The European Commission March 1 made five recommendations that could be used to target sales of counterfeit products online. The focus was larger than fakes, encompassing all illegal internet content, such as child pornography, scams, frauds, certain hate speech, and terrorist propaganda. Indeed, the last got additional ideas.
However, the overreaching steps (bit.ly/2D2zoGc) involved:
- Clarity: The government wants online platforms to have "easy and transparent" procedures for removing illegal content, including fast-track options for trusted parties. There should be steps to contest removals to protect legitimate content providers.
- Notification: Platforms should be proactive in notifying users and in removing illegal items. The EC urged aggression with content – such as counterfeit sales – for which the illicit nature does not depend on subjective context.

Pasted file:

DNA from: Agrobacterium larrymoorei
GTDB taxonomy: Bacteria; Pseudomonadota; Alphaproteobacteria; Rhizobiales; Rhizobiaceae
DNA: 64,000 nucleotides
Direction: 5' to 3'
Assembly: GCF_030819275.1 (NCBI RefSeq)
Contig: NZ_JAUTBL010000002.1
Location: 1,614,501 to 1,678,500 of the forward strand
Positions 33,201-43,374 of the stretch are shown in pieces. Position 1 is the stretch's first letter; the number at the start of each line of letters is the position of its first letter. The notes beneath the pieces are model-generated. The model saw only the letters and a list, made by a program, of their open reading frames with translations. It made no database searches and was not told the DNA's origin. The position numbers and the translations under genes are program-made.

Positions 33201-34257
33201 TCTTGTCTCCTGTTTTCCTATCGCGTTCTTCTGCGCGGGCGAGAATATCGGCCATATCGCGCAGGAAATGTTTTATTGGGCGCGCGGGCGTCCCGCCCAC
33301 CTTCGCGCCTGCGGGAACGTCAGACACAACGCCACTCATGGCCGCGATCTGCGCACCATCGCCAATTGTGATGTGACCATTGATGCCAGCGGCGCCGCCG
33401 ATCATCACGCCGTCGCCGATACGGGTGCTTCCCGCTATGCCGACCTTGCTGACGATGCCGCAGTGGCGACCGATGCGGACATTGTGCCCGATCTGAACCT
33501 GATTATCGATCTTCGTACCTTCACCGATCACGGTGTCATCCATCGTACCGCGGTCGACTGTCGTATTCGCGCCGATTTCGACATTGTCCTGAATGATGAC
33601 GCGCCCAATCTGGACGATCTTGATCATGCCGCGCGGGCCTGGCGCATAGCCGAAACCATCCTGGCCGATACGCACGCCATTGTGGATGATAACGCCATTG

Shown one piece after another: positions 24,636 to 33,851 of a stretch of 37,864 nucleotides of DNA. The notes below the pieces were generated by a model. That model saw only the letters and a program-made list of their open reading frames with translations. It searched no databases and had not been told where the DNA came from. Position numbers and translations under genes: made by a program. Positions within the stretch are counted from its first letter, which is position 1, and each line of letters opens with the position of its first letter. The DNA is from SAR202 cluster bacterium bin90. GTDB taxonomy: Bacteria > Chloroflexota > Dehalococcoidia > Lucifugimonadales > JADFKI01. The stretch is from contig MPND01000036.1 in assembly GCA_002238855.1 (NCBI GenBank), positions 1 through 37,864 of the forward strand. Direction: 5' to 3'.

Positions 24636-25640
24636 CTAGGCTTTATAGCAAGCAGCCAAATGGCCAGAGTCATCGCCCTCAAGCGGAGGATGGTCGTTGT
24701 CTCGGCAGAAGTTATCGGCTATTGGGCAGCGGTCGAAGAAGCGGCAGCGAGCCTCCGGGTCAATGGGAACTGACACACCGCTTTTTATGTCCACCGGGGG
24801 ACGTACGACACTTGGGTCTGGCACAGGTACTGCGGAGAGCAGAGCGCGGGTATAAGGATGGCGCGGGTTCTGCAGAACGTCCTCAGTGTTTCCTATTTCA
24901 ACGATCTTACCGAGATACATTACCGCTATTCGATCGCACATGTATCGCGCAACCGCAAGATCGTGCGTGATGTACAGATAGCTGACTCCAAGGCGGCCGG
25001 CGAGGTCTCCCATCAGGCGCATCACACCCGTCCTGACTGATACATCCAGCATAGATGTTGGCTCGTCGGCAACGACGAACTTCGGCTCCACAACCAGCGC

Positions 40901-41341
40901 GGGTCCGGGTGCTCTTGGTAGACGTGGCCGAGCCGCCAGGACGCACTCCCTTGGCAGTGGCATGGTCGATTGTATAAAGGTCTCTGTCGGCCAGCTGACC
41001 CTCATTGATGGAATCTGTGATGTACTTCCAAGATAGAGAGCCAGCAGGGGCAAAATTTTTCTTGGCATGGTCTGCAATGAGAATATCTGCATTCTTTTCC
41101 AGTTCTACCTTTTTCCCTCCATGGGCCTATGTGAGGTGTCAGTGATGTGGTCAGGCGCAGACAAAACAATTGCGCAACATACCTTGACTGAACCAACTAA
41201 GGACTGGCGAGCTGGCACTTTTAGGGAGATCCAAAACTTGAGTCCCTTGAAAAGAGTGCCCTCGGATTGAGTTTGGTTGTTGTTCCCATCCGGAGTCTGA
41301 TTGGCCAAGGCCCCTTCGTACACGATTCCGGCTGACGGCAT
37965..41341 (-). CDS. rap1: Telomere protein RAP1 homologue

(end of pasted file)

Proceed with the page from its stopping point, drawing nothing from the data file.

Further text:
- Safeguards: Beyond protest processes mentioned above, there should be protections of rights, including sufficient oversight by humans of any automated controls.
- Small Companies: There should be sharing of best practices and other tools to aid entities that have limited resources.
- Authorities: Platforms should have procedures to communicate suspicions and evidence, especially for safety risks.
The commission warned it will "closely monitor" whether its recommendations are followed "and determine whether additional steps, including legislation, are required." It will launch a public consultation soon.
On counterfeits, it also pointed to advice in its intellectual property guidance issued last fall: bit.ly/2I3wtkl.